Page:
Cheese is also one product to be cautious with when melting.

And don’t overfill it. The hot air needs room to circulate and cook the food. If it is too full it won’t cook properly.

You also won’t be able to batch cook in it due to its smaller size.

How much are they?

One of the cheapest air fryers I have found is Aldi’s version at £39.99.

However, most of the best ones (as rated on other sites) tend to be £100 plus. A quick Google search found one at £329 from John Lewis, which is at the steeper end of most budgets, but it really depends on what you want to use it for, how frequently you plan on using it, and what size you want as it will take up space on your countertops.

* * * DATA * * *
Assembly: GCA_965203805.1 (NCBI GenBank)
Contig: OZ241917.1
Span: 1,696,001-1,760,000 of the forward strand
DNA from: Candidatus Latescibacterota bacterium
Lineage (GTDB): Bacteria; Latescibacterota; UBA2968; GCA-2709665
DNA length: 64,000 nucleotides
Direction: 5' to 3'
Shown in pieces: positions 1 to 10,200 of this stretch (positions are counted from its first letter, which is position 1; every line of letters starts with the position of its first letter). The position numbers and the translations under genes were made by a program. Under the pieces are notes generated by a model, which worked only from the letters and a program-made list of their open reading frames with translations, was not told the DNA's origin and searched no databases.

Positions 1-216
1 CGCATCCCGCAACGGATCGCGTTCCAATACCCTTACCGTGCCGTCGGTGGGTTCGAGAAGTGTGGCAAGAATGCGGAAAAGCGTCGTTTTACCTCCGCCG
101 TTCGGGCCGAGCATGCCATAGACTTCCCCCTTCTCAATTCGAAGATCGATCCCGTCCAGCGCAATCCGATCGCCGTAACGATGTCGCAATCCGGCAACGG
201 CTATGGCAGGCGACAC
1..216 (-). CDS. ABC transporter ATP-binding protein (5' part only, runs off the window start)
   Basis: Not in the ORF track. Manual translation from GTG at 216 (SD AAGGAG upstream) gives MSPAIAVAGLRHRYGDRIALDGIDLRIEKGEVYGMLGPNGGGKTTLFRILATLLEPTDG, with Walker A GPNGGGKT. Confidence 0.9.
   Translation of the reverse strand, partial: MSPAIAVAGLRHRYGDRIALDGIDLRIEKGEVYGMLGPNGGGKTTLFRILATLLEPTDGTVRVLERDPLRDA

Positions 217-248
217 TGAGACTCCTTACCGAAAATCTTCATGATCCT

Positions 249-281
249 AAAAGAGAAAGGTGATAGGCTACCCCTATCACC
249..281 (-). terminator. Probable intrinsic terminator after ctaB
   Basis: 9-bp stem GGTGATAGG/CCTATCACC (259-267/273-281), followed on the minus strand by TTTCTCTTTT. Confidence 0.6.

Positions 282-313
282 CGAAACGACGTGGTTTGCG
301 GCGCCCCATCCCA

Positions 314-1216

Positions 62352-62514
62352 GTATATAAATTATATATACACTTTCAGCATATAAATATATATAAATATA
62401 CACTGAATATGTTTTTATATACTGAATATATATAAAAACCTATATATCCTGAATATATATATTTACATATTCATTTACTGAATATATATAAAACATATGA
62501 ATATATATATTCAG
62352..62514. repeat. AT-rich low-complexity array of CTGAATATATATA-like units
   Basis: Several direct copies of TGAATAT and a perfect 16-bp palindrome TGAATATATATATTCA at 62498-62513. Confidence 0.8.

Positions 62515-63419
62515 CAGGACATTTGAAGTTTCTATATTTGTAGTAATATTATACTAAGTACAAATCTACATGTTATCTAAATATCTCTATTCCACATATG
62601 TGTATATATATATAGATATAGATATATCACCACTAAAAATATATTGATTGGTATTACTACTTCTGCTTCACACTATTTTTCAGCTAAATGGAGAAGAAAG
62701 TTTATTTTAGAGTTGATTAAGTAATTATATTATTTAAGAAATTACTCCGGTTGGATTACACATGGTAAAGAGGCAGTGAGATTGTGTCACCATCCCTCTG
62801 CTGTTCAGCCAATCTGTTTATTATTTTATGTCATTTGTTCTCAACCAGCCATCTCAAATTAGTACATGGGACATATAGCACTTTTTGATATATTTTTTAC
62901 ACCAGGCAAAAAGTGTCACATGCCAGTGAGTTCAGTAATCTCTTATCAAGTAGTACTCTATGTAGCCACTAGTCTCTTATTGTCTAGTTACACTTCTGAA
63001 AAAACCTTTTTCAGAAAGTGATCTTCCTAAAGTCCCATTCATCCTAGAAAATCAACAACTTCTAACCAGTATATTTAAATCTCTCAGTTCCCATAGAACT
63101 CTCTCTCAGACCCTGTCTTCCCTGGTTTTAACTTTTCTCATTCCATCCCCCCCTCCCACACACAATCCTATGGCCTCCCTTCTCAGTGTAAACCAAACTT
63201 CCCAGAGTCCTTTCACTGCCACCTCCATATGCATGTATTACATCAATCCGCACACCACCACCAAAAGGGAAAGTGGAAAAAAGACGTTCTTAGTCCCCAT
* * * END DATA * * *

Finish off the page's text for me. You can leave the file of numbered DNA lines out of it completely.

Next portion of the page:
Don’t forget, they also use quite a bit of electricity, too, so it is worth keeping that in mind when you are using them.

According to Tech Radar, air fryers require constant energy use, whereas ovens don’t. Air fryers aren’t more efficient if used over long stretches of time, however, it really depends on how often and how long you are using them.

What’s our verdict?

I asked my colleagues Karla Sinclair and Mariam Okhai, who both have air fryers to give me the 4-1-1 on their experience.

Karla purchased one for her mum’s birthday last July after seeing the appliance go viral on social media.

Karla Sinclair.

She said: “My family and I didn’t quite know what we were in for when our Philips Premium Air Fryer arrived in the post last summer.

“Would it live up to the hype? Would it be used that often? Are there much air fryer recipes on the go?